The Asian Development Bank has forecasted that Cambodia’s economic growth in 1998 will reach only 3 percent, according to Bloomberg news service.
Finance officials have confirmed the growth of the country’s gross domestic product will not meet the 3.5 percent target. Finance Minister Keat Chhon told Reuters on Friday that the gross domestic product will fall below 3 percent this year.
“We will not reach the 3.5 percent we want, for sure,” he said. “We will have less than 3 percent.”
Neither he nor Finance Ministry adviser Aun Porn Moniroth would reveal the government’s revised GDP target for 1998.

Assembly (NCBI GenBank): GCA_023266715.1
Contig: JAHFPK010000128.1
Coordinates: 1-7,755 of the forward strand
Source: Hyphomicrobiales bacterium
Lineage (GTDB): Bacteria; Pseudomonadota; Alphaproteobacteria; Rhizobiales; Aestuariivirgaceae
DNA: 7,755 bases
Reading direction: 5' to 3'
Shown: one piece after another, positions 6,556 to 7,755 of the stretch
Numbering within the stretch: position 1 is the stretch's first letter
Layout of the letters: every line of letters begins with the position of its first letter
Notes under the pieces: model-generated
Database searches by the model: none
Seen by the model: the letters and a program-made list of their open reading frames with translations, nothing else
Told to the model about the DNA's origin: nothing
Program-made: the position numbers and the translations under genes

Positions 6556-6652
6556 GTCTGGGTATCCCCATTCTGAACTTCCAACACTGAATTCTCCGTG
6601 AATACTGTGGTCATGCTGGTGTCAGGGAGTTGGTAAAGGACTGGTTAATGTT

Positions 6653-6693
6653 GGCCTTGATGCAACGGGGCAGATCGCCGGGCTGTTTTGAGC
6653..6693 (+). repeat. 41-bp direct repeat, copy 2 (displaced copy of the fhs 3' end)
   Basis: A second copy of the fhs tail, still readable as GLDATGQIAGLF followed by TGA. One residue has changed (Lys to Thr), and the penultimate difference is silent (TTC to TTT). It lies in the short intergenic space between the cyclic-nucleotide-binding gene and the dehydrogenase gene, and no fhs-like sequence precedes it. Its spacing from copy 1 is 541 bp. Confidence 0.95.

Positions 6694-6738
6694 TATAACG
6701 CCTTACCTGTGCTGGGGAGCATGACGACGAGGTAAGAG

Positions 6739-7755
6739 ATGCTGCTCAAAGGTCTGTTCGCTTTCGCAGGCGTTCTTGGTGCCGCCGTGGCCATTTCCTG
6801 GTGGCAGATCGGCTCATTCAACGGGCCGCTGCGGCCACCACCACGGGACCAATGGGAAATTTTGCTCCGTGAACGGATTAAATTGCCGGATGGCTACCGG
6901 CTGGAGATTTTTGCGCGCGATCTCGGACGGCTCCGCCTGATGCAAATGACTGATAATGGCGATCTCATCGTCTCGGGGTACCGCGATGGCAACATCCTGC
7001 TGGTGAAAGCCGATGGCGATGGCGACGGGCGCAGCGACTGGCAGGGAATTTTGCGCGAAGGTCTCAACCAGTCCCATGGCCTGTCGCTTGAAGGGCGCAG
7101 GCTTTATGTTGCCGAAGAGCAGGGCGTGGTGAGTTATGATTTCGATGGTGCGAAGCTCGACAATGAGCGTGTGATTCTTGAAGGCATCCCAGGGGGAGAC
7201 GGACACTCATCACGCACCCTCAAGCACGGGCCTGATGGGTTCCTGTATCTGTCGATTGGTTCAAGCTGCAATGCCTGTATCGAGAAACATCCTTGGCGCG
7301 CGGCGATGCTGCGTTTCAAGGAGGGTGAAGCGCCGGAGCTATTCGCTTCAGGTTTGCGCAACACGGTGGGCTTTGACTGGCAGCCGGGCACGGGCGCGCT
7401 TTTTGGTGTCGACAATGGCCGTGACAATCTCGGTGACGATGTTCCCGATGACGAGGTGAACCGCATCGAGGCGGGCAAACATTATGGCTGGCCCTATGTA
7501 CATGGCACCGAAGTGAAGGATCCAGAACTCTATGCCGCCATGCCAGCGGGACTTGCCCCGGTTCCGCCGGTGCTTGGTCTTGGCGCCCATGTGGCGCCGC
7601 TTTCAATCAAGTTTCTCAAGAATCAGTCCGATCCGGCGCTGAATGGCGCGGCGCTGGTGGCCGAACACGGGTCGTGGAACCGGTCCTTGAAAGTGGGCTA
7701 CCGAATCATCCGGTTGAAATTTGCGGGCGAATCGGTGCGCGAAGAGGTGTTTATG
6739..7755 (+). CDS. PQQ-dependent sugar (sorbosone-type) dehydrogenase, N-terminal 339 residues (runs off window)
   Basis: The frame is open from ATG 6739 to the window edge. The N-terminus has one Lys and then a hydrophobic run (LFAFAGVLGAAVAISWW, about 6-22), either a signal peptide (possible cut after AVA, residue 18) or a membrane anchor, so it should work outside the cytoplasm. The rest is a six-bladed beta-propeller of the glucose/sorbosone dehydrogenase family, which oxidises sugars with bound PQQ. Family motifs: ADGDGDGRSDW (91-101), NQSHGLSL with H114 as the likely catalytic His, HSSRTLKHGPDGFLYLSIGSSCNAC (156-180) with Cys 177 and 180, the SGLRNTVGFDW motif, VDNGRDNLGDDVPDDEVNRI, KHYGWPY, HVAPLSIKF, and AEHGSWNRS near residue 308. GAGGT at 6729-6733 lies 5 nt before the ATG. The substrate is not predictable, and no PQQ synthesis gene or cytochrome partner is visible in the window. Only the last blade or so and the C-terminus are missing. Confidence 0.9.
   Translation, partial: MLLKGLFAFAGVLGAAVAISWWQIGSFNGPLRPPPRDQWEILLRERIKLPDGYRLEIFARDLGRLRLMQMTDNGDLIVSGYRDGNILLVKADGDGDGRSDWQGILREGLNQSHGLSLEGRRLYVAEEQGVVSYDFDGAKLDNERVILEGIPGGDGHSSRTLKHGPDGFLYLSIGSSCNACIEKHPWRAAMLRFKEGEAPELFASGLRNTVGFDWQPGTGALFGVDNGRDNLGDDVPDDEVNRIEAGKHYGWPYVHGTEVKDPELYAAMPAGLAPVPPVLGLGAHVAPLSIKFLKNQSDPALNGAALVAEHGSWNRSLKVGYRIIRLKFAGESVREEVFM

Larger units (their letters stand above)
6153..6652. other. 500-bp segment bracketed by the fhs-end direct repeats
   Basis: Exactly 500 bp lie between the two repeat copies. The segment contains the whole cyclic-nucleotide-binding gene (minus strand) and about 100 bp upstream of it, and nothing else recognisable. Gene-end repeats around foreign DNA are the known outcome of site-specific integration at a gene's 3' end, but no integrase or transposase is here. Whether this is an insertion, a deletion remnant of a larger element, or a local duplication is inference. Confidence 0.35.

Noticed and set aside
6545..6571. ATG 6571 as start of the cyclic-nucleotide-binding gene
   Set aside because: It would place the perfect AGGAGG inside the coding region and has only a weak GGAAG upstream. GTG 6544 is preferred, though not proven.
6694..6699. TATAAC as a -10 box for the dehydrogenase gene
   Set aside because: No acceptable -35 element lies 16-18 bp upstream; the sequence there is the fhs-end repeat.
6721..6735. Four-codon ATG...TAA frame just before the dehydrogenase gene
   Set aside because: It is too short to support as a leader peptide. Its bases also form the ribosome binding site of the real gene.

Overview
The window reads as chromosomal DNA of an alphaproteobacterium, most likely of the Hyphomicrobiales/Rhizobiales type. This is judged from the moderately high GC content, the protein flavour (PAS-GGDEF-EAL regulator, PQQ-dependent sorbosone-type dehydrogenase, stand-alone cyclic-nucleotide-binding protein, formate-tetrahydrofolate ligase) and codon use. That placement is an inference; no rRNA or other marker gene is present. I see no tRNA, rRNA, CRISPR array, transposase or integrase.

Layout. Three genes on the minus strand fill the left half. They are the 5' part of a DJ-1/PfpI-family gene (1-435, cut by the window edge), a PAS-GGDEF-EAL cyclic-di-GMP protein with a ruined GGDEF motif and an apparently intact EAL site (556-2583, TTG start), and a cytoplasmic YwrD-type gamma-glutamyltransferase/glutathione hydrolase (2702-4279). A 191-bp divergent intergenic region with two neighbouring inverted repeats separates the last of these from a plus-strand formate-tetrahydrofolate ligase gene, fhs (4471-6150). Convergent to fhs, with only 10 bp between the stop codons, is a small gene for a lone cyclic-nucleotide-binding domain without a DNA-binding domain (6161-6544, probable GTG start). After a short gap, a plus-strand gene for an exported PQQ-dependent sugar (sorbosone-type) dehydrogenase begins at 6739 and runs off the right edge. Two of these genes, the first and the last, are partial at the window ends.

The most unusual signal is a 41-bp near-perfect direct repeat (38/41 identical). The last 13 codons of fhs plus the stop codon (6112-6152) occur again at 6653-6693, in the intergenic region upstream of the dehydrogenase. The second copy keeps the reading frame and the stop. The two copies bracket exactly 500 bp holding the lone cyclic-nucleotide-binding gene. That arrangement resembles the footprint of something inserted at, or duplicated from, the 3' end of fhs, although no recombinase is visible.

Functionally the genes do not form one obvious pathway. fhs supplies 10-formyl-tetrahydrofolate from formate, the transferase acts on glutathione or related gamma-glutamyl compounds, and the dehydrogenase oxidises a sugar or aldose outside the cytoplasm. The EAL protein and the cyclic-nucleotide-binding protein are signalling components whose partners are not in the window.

Keat Chhon blamed both internal and external factors, including poor rice yields. He also noted the tourism industry, which was hit hard by the July 1997 fighting and subsequent political instability, had not recovered as hoped.
About 13,400 visitors arrived in Cambodia last month, a 12 percent increase from the same time last year and an 15 percent rise from September.
“We expected an increase in the number of tourists coming but it hasn’t happened as we expected,” Keat Chhon said.
The economy grew by 6.5 percent in 1996 and looked set to reach similar levels in 1997 before the factional fighting in July 1997 and the Asian economic crisis.
In 1997 the economy grew by just 2 percent.
The ADB forecasted the 1999 GDP at 4 percent. Aun Porn Moniroth would not predict 1999 GDP, but said it would rise if the political situation stabilizes and economic policies are effective.
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